Tasting cider properly is just like tasting wine – you need to focus on: 1) appearance; 2) aroma; 3) flavour and 4) finish. Four steps to understanding the liquid in your glass!
Make sure you use a clean, clear, wide-bowled glass and just pour about one-quarter full so you can swirl the liquid well to release the aroma before tasting.
Now, take a good look at the cider in the glass first to assess its colour, clarity, how bubbly it is and how rich (viscous) or thin it is when you roll it around. Its appearance is an important and often overlooked part of its appeal, and should be enticing, attractive. And the look of the cider can tell you something about it character before you dive in.
Next, swirl the tasting sample more vigorously, and give it a really big sniff (or series of small sniffs), thinking hard about the scents you are picking up. Apples, yes, but what sort? Ripe, cooked, sweet or freshly picked apples? And your cider might well have the perfume of different fruits too, or of spices, flowers, herbs or oak barrels, cream or cheese and more. Anything that means something to you is valid.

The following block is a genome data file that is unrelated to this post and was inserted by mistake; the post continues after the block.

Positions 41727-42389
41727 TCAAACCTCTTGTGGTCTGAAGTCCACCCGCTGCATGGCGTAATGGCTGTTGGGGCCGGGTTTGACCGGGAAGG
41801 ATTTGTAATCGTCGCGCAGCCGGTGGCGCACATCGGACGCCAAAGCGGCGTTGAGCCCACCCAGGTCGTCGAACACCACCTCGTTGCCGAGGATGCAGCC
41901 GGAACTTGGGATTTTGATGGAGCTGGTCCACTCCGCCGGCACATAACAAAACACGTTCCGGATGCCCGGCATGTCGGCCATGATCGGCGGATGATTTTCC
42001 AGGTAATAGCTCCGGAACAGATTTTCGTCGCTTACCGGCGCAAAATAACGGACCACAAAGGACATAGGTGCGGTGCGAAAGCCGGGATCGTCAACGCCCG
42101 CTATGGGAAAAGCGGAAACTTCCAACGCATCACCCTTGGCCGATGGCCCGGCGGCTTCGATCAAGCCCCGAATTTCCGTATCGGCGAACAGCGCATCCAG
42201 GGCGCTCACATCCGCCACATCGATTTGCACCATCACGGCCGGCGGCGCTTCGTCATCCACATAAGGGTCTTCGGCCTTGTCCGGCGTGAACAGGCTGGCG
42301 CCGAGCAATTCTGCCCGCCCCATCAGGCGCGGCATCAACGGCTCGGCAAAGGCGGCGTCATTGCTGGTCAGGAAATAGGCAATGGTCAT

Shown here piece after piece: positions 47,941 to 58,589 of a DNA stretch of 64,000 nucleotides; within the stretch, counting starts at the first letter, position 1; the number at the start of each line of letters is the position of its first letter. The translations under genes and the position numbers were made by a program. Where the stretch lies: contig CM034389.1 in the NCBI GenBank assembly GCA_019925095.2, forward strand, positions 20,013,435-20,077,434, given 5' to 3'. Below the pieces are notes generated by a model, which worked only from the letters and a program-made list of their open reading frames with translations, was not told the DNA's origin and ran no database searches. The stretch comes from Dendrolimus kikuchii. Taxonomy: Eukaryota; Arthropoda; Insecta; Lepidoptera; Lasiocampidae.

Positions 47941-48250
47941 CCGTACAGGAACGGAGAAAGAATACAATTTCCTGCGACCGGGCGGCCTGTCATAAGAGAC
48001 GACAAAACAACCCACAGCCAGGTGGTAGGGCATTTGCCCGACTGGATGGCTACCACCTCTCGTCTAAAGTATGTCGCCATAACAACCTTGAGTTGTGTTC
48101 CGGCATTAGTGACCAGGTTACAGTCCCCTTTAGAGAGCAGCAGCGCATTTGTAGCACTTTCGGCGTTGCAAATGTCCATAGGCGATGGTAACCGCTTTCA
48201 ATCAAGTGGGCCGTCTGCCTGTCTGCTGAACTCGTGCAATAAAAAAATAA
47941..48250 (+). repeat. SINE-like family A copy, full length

Then take a generous sip of the cider and swirl it around your mouth well to release the flavours. Think about not only those different aspects of fruitiness again, and any other flavours, but also about texture (is it light or rich?), dryness or sweetness, and acidity or bitterness levels. By rolling the liquid around your mouth thoroughly, your taste buds will pick up all these sensations – sweet, sour, bitter, even salty and savoury.
Then you’re at the finish, which is the impression you are left with after tasting the drink. It’s an important last stage in the tasting process as it is often not until now that you can tell if the cider was well balanced, with all the various qualities fusing together beautifully. Check the acidity, sweetness and tannin levels at the end – do they all work as one? And did the flavours disappear quickly or linger satisfyingly on the taste buds?
You’ve done the taste test, so why not make a few notes – only if just for yourself – as they usually prove very useful for future reference, and consider giving each sample a score so you can compare and contrast them.